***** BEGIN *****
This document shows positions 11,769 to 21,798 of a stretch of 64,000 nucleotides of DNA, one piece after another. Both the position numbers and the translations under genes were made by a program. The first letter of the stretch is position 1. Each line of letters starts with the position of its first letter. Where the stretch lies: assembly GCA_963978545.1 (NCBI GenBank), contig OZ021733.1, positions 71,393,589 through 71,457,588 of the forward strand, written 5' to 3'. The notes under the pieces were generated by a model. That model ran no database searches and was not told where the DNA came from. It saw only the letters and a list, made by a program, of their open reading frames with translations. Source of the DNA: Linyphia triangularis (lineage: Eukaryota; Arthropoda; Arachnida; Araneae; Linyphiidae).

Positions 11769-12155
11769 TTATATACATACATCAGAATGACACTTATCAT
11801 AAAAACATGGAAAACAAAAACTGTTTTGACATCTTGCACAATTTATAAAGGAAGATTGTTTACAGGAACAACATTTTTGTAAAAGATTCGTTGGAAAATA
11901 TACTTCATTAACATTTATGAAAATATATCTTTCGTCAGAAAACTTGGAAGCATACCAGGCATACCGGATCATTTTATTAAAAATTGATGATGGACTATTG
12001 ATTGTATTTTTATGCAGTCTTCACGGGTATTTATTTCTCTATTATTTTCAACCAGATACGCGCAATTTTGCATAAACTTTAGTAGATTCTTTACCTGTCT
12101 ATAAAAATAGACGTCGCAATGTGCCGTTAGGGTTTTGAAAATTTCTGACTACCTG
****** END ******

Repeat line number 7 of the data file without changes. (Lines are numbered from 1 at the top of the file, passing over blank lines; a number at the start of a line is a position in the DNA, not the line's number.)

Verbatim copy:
12101 ATAAAAATAGACGTCGCAATGTGCCGTTAGGGTTTTGAAAATTTCTGACTACCTG